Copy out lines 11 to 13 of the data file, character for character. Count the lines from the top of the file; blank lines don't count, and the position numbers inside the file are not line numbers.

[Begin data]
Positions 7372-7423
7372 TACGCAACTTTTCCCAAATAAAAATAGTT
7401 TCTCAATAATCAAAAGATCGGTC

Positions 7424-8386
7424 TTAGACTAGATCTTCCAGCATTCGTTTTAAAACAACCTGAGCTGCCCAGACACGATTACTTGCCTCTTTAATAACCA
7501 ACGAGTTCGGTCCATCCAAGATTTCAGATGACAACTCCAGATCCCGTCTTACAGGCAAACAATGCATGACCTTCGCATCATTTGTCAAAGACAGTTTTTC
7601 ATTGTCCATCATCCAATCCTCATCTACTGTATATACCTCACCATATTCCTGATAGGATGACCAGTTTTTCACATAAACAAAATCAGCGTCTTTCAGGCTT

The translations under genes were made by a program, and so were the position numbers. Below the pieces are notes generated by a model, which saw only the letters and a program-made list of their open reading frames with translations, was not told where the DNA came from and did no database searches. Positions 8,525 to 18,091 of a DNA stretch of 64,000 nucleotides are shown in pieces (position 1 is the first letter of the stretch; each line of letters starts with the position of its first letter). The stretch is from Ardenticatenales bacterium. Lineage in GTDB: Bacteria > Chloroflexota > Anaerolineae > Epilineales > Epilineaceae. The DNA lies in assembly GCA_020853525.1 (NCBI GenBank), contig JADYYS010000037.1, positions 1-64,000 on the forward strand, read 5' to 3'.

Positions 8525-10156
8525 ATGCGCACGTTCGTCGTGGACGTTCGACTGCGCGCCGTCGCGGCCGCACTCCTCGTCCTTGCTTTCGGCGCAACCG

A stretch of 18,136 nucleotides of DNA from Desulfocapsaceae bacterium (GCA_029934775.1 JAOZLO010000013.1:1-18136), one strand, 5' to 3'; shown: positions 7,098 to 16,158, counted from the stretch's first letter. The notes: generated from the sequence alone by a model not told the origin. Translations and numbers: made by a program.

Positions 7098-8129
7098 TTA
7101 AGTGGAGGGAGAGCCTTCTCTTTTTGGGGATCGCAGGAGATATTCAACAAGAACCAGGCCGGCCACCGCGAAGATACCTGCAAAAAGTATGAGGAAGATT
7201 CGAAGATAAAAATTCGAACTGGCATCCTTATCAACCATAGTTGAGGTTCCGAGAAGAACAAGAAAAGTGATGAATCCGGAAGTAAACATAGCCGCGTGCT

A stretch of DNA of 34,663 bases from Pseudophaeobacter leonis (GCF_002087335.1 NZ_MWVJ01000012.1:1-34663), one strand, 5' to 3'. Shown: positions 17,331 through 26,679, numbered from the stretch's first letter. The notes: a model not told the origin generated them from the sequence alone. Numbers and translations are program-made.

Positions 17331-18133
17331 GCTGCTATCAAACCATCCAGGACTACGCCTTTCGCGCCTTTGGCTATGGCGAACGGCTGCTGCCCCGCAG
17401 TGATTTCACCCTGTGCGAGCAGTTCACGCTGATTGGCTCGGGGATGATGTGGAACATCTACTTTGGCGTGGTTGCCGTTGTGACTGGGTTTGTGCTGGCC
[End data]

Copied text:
A stretch of 18,136 nucleotides of DNA from Desulfocapsaceae bacterium (GCA_029934775.1 JAOZLO010000013.1:1-18136), one strand, 5' to 3'; shown: positions 7,098 to 16,158, counted from the stretch's first letter. The notes: generated from the sequence alone by a model not told the origin. Translations and numbers: made by a program.

Positions 7098-8129
7098 TTA